Paul said, “Be angry (ὀργίζεσθε)! But do not sin (καὶ μὴ ἁμαρτάνετε)! Do not let the sun go down (ὁ ἥλιος μὴ ἐπιδυέτω) on your anger (ἐπὶ παροργισμῷ ὑμῶν)!” Only this Ephesian letter uniquely used this word ἐπιδυέτω, that means to set, sink or go down, and the other unique word παροργισμῷ, that means irritation, exasperation, wrath, or indignation. Paul then alluded to Psalm 4:4-5 “When you are disturbed, do not sin! Mediate about it on your beds! Be silent! Offer right sacrifices! Put your trust in Yahweh!” You should not sin even if you are a little disturbed. You had to meditate while you were in bed. You had to be silent in your prayer. You had to put your trust in Yahweh, and not in yourself. This self-examination before going to bed would help you not to carry your anger into the next day. Paul explicitly said that we should not let the sun set on our anger. We should not sin by acting out on our anger. Do you get angry often?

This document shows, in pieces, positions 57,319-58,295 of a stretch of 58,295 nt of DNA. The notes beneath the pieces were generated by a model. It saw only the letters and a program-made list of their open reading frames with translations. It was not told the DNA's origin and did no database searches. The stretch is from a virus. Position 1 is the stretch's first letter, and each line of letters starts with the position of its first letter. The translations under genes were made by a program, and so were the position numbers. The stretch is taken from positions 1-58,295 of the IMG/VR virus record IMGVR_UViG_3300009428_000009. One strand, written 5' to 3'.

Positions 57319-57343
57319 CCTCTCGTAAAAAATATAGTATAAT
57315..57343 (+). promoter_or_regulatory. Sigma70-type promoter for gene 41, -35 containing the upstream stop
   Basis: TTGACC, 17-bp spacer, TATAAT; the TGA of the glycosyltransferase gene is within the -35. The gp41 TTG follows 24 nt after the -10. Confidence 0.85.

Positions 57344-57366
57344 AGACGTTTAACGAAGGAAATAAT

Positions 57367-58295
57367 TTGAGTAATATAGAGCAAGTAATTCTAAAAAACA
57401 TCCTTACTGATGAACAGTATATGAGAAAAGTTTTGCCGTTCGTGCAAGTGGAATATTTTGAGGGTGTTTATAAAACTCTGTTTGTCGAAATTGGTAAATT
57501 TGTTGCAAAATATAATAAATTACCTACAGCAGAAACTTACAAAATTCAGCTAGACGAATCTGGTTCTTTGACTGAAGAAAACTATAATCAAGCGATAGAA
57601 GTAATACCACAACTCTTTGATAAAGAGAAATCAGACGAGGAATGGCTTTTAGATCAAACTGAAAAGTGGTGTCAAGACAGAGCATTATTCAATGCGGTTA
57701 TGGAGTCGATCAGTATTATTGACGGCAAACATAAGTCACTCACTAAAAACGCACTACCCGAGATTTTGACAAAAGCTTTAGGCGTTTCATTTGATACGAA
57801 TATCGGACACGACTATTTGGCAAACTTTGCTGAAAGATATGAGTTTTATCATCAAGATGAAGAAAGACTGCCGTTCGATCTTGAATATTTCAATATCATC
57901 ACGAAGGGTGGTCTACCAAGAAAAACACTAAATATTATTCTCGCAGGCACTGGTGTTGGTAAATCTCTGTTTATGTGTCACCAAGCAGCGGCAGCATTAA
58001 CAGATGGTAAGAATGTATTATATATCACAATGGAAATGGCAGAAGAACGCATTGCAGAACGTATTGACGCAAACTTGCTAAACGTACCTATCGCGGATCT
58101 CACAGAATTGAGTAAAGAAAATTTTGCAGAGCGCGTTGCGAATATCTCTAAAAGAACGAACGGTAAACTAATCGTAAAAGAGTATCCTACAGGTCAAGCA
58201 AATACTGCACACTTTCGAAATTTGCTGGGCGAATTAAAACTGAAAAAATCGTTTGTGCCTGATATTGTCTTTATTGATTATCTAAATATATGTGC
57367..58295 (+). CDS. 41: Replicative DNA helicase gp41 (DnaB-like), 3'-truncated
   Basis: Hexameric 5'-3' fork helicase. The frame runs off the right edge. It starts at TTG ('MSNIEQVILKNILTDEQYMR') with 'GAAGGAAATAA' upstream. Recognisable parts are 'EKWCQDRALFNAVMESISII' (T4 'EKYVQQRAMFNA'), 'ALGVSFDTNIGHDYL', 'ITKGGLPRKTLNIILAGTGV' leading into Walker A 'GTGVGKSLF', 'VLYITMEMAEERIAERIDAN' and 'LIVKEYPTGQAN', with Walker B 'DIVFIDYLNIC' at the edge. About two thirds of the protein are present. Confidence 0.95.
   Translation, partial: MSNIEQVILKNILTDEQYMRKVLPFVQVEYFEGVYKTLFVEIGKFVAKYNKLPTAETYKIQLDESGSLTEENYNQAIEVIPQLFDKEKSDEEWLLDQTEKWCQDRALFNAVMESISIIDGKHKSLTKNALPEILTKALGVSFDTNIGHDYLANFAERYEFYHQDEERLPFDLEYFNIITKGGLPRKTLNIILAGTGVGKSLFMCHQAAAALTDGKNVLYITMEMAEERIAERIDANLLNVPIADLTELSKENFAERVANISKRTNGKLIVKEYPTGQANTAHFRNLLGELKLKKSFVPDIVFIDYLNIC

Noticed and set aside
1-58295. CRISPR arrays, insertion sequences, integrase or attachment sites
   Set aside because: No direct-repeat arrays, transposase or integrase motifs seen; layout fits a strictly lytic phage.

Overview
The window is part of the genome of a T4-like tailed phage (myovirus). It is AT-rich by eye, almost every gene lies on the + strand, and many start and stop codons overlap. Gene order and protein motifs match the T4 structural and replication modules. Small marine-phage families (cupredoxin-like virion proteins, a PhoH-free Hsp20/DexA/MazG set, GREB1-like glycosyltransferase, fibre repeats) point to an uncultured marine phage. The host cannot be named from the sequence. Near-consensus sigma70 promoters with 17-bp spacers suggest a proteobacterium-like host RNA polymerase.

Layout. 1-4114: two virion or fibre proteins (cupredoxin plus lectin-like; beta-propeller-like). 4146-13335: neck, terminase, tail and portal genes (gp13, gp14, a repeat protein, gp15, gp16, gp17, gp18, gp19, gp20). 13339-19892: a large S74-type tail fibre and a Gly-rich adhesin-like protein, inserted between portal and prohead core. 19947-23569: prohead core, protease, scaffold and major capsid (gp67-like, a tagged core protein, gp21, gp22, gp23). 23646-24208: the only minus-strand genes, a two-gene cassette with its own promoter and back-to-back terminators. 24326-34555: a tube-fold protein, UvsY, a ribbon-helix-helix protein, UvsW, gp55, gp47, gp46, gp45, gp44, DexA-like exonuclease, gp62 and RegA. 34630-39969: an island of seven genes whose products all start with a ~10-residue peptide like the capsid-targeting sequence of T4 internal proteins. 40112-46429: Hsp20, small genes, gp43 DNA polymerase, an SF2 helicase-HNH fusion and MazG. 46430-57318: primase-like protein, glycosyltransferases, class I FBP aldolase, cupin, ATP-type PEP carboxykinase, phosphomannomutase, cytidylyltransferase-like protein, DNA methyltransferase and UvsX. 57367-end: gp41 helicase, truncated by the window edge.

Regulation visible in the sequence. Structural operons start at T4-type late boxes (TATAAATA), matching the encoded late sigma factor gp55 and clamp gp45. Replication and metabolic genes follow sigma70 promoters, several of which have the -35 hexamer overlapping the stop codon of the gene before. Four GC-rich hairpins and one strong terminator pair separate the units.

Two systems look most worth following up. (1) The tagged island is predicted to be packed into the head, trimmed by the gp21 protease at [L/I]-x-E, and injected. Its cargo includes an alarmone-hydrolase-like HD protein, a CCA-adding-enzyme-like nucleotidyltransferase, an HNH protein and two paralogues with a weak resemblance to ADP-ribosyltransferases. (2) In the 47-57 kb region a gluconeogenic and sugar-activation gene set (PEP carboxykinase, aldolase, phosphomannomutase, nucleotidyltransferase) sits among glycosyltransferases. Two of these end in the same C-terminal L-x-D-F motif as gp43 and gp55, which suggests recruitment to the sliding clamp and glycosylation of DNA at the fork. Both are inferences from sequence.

Luke indicated that Jesus said woe to those who would be pregnant (οὐαὶ ταῖς ἐν γαστρὶ ἐχούσαις) or nursing infants (καὶ ταῖς θηλαζούσαις) in those days (ἐν ἐκείναις ταῖς ἡμέραις). There would be a great distress (ἔσται γὰρ ἀνάγκη μεγάλη) on the earth (ἐπὶ τῆς γῆς), as there would be wrath or anger against this people (καὶ ὀργὴ τῷ λαῷ τούτῳ). This is the same, almost word for word, in Mark, chapter 13:17, and Matthew, chapter 24:19. All three synoptic gospels have the same wording for this curse. According to Mark, the cursed ones (οὐαὶ δὲ) would be those women who were pregnant with a baby in their womb (ταῖς ἐν γαστρὶ ἐχούσαις) or those women nursing infants (καὶ ταῖς θηλαζούσαις) in those days (ἐν ἐκείναις ταῖς ἡμέραις), during the end times. Matthew indicated that Jesus said that the cursed ones (οὐαὶ δὲ) would be those women who were pregnant with a baby in their womb (ταῖς ἐν γαστρὶ ἐχούσαις) or those women nursing infants (καὶ ταῖς θηλαζούσαις) during the end times, in those days (ἐν ἐκείναις ταῖς ἡμέραις). There would be no earthly future for their infants. However, Mark and Matthew did not mention anything about great distress or anger, but it might be assumed. Luke, on the other hand, did not mention like Mark chapter 13:18, and Matthew, chapter 24:20, that it would be better if this was not in the winter time or on the Sabbath. Is it a distressful time for women who are pregnant or nursing?